10. The Notice of Motion was canvassed by way submissions. Nothing much was said of the Preliminary objection. It appears to have fallen by the wayside.
11. On its part the applicant submitted two sets of submissions summarized as follows;
The decree holder has a judgement of Kshs 221,365,643/- in its favor a default judgement having been entered and the judgement debtor having failed to set aside the same. Neither this Court nor the Court of Appeal has issued a stay. The application for stay at the court of appeal is still pending, further a Notice of Appeal that triggers an Appeal in the Court of Appeal has not been filed and hence there is no pending appeal. The judgment debtor has an obligation under the law to comply and respect the rule of law.
Further in the enforcement of the Bill of Rights, the court, while observing the rules of Natural Justice shall not be unreasonably restricted by procedural technicalities.
In support of its submission that the only Order that obtains in this case is for the issuance of an Order of mandamus the applicant cited the case of Commission of Administrative Justice v Kenya Vision 2030 Delivery Board & 2 Others  eKLR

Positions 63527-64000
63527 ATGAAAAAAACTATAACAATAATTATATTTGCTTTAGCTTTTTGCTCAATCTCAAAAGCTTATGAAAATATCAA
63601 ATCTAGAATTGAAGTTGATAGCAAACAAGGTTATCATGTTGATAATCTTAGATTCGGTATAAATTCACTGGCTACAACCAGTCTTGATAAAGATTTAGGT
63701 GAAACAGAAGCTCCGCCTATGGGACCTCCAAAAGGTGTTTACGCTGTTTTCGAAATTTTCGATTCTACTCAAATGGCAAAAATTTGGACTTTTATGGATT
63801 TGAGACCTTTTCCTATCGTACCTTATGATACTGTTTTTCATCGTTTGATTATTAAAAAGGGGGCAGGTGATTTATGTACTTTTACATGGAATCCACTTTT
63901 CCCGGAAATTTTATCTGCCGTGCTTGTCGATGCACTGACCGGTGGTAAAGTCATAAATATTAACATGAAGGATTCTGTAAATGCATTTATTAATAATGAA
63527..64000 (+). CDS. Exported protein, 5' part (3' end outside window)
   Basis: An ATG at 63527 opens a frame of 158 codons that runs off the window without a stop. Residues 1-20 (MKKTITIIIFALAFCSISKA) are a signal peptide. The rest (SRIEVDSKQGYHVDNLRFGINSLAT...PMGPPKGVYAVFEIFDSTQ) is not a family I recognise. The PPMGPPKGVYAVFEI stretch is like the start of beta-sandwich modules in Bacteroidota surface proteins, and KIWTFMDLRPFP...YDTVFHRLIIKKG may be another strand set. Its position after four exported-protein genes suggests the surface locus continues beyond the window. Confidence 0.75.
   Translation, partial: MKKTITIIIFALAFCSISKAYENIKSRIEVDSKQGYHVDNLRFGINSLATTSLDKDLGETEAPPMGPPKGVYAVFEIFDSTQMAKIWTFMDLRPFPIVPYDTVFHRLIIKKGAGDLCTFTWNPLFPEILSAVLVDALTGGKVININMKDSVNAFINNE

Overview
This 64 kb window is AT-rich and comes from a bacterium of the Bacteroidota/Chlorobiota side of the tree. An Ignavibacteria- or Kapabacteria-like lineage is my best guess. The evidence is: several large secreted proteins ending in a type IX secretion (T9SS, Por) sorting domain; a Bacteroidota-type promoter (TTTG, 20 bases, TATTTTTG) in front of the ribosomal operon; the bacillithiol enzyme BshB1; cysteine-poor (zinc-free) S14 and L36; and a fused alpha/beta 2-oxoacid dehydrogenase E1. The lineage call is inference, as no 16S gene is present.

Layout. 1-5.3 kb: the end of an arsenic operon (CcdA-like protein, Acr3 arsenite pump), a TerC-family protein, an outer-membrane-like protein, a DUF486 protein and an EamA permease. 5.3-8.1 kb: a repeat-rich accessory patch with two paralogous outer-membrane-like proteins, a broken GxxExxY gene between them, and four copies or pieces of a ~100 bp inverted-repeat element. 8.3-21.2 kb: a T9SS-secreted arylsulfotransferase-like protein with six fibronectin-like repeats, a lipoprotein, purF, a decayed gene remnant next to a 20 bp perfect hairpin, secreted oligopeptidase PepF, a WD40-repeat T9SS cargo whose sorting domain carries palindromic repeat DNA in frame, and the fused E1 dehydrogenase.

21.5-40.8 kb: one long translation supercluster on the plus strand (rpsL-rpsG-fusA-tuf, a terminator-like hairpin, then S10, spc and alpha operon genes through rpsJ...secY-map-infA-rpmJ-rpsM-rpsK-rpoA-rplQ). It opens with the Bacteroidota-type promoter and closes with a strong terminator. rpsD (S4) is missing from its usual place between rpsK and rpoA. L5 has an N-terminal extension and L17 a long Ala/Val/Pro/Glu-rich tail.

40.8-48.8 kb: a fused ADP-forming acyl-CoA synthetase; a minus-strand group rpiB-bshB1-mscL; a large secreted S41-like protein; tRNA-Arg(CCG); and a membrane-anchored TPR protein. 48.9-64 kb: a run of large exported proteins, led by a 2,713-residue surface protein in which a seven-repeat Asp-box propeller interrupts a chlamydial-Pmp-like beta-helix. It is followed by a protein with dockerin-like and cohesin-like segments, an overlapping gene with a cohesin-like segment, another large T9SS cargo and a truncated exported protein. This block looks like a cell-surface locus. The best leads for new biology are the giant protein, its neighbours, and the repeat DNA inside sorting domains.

12. On the other hand, the Respondent submitted that substantial loss is evident as what is at stake is tax payer’s money and the overwhelming public interest effect that it possesses, pending fraud investigations and the appeal pending in the Court of Appeal should suggest to the court that this matter is prematurely before it. In this regard the Respondent cited the case of Kenya Shell Limited v Kibiru  KLR 410, Machira T/A Machira & Co. Advocates vs East African Standard (No2)  KLR 63.
13. The Respondents equally took issue with the procedure adopted by the Applicant and submitted that the same was not proper and is unknown in the Civil Procedure Rules. They relied on Sec & M Company Limited v County Secretary, County Government of Narok & Another  eKLR, Mohamed Ahmed vs R (1957) E,A, 523, Jotham Mulati Welamondi vs The Electoral Commission of Kenya, Bungoma, H.C.Misc. Appl. No. 81 of (2002) 1 KLR 486
14. Further, the applicant is seeking orders against Garissa County Public Service Board, a party who has not been awarded a chance to defend itself in these proceedings nor in the suit that led to these proceedings.